The First All-Belarusian Congress (Belarusian: Першы Ўсебеларускі кангрэс or Першая Ўсебеларуская канферэнцыя) was a congress of Belarusian political organisations and groups held in Minsk in December 1917. The congress gathered 1872 delegates from all regions of Belarus and was violently dispersed by the Bolshevik military.
The congress played an important role in the consolidation of the Belarusian national liberation movement after the October Revolution in Russia. The council that was selected at the congress formed the Rada of the Belarusian Democratic Republic and on 25 March 1918 declared the independence of Belarus as the Belarusian Democratic Republic.
In early 1917 Belarus was still part of the Russian Empire. Following the February and October Revolutions in Russia, the Bolsheviks who came to power promised free self-determination to all nations living in the former Russian Empire, including the possibility of gaining full independence. Belarusian political organizations, representing regions with a Belarusian majority population, decided to hold a conference in order to work out a unitary position regarding the future of Belarus. The Supreme Belarusian Council, a coalition consolidating Belarusian organizations, was the organizer of the conference.
A total of 1872 delegates came to the conference, representing all regions of Belarus. The delegates were representatives of various social and political organizations, local governments, trade unions, as well as of refugees to Russia, soldiers of the Russian army and diasporas in Petrograd and Moscow.
The congress elected the Council of the First All-Belarusian Congress of 71 members under the leadership of Jan Sierada. The Council, in turn, formed an executive committee which was to serve as the organizing body in the process of establishing a modern constitutional democratic Belarusian state.
There were active discussions on various topics of the future of Belarus, with the main question being the future form of state of Belarus. Right wing-leaning delegates and many delegates from western Belarus insisted on immediately declaring full independence of Belarus from Russia. Left-leaning delegates and delegates from the eastern regions of Belarus opposed this idea. Many of them proposed that Belarus establish itself as an entity within a democratic Russian Federation.
In the night of 18 December 1917, the delegates adopted the first items of the final resolution, declaring Belarus a democratic republic but without yet defining its status in relation with Russia. At this point Bolshevik soldiers violently interrupted the conference and arrested several participants.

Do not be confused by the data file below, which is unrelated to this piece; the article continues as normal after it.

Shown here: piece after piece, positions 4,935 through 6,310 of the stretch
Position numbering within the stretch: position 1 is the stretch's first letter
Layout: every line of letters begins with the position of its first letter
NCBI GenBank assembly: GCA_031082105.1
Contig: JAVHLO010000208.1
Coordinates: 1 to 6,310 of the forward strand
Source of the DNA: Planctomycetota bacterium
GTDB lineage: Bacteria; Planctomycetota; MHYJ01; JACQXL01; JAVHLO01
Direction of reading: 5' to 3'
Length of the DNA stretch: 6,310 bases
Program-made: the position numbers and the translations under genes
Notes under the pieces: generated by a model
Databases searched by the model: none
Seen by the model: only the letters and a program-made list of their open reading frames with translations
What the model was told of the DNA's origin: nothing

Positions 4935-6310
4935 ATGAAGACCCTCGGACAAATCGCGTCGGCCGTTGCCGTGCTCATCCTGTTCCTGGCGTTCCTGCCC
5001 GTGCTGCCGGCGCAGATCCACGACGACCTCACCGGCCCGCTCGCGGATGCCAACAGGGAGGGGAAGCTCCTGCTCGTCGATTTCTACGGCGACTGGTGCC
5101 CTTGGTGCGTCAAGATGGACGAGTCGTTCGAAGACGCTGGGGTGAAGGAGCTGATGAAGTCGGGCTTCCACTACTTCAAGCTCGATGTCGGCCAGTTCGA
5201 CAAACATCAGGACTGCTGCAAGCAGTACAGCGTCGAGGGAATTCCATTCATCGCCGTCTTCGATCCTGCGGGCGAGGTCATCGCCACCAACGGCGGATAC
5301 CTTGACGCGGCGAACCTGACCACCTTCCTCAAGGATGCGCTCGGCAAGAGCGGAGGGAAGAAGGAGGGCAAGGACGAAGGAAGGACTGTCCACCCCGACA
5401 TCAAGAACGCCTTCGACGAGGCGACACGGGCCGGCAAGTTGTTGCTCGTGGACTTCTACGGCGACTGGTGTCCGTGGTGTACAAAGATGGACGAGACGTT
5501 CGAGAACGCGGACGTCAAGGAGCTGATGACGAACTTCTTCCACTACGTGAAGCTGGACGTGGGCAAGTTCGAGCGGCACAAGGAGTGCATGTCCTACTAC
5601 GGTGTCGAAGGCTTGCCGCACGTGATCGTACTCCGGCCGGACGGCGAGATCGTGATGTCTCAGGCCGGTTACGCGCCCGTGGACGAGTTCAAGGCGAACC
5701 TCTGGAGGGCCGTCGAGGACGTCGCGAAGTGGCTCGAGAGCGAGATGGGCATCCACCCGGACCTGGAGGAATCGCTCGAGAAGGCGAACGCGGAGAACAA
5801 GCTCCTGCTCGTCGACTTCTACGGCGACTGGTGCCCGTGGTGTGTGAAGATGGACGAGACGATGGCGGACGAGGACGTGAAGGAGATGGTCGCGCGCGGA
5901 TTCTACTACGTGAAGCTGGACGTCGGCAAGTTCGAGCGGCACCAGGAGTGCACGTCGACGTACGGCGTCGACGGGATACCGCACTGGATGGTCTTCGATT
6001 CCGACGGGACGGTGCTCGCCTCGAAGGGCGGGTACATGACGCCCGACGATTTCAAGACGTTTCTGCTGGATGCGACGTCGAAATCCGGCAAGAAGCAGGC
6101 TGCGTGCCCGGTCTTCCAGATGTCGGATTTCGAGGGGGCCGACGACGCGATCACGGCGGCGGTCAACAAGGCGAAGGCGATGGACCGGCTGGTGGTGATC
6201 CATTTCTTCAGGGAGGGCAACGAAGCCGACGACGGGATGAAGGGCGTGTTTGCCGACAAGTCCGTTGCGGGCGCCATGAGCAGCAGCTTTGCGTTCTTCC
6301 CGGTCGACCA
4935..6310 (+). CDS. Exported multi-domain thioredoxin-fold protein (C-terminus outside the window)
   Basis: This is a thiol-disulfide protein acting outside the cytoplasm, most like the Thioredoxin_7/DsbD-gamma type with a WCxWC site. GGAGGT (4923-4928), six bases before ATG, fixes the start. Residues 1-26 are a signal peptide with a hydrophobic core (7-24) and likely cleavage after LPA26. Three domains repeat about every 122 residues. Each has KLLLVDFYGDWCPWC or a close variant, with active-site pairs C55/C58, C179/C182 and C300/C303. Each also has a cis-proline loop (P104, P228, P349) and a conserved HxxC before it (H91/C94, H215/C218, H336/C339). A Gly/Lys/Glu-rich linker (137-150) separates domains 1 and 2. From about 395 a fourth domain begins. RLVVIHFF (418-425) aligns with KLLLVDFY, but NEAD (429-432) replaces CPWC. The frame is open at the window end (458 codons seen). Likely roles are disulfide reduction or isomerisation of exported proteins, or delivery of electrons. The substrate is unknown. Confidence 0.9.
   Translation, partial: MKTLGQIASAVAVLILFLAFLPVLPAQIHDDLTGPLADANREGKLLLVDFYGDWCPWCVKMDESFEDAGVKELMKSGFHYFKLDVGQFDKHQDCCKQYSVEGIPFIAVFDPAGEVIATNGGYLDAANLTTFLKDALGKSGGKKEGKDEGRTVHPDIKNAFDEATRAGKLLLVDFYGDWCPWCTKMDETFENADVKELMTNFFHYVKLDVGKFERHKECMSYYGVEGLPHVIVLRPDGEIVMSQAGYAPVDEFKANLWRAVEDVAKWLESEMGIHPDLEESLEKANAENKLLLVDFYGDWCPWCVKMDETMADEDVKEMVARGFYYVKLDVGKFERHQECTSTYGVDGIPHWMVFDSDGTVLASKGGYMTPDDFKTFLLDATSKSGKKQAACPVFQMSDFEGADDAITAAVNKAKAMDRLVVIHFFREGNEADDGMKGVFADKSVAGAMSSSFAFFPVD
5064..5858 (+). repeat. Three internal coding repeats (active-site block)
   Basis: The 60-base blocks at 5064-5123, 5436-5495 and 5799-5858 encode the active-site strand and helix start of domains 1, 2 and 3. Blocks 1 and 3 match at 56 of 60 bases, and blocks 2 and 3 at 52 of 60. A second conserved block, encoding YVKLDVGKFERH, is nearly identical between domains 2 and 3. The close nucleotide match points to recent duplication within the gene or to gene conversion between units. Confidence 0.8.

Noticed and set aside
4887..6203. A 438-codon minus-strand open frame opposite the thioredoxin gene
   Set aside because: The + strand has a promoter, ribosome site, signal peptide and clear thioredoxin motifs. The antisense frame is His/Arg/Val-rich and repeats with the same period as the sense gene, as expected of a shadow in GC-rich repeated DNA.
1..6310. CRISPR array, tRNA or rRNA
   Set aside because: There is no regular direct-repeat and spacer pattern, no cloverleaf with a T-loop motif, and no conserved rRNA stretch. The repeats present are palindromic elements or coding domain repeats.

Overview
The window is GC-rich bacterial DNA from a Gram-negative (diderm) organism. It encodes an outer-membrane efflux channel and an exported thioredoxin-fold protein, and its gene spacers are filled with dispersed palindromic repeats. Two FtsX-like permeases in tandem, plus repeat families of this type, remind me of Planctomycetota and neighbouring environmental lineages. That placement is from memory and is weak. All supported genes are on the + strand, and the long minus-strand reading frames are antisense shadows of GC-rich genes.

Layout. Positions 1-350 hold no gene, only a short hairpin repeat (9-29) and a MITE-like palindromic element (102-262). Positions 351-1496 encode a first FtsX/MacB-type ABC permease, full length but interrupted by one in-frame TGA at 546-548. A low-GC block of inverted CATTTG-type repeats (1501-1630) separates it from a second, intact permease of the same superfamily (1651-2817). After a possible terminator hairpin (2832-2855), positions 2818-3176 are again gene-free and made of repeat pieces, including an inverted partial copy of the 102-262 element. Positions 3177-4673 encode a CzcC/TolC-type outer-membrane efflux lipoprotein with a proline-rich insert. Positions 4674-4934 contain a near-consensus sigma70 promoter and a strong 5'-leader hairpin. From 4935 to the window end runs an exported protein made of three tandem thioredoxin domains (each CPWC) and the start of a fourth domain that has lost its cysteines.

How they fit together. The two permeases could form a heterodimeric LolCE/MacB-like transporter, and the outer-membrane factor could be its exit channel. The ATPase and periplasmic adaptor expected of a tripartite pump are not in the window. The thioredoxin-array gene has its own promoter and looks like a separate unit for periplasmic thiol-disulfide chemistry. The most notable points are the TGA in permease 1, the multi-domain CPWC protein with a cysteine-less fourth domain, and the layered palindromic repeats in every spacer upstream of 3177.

The executive committee of the congress' council managed to maintain its activity in the underground up until Minsk was taken over by German forces in February 1918. It later transformed into the Rada of the Belarusian Democratic Republic (Rada BNR) and declared the independence of Belarus in March 1918. The Rada BNR later held negotiations with various foreign governments regarding international recognition of the independence of Belarus and still exists in exile today.
According to Belarusian authors, the congress has managed to bring the question of Belarus on the international agenda. In particular, the Soviets were criticized for dispersing the conference at the Soviet-German Brest-Litovsk peace conference and in a few articles in German, Swiss and Russian non-Bolshevik media.
According to a widespread view in Belarus, the conference had a pivotal meaning for the Belarusian independence movement, the future establishment of the Belarusian Democratic Republic and later the Belarusian Soviet Republic.
In February 1919, the Bolsheviks held their own conference with an almost identical name, the First All-Belarusian Congress of the Soviets of Worker, Peasant and Red army Soldier Deputies, at the same venue as the First All-Belarusian Congress. The Soviet Congress adopted the constitution of the Soviet Socialist Republic of Belarus.
- ^ a b c "All-Belarusian Congress, The First". Byelorussian Statehood: Reader and Bibliography. New York: Belarusian Institute of Arts and Sciences. 1988. Retrieved 8 August 2016.
- ^ a b c d e f g h i j Касяк, Канстанцін (2015). "Пачатак беларускай дзяржаўнасці". Budzma.org (in Belarusian). Retrieved 7 August 2016.
- ^ "Supreme Belarusian Council, The". Byelorussian Statehood: Reader and Bibliography. New York: Belarusian Institute of Arts and Sciences. 1988. Retrieved 8 August 2016.
- ^ Sanko, Zmicier; Saviercanka, Ivan (2002). 150 пытаньняў і адказаў з гісторыі Беларусі [150 Questions and Answers on the History of Belarus] (in Belarusian). Vilnius: Наша Будучыня. ISBN 985-6425-20-4.
- ^ a b c Калубовіч, Калубовіч (1993). "Рэха I-га Ўсебеларускага Кангрэсу на Захадзе" [The Echo of the First All-Belarusian Congress in the West]. Крокі гісторыі [The Steps of History] (in Belarusian). Bielastk, Vilnia, Minsk.
- ^ Як БНР заваявала незалежнасць Казахстану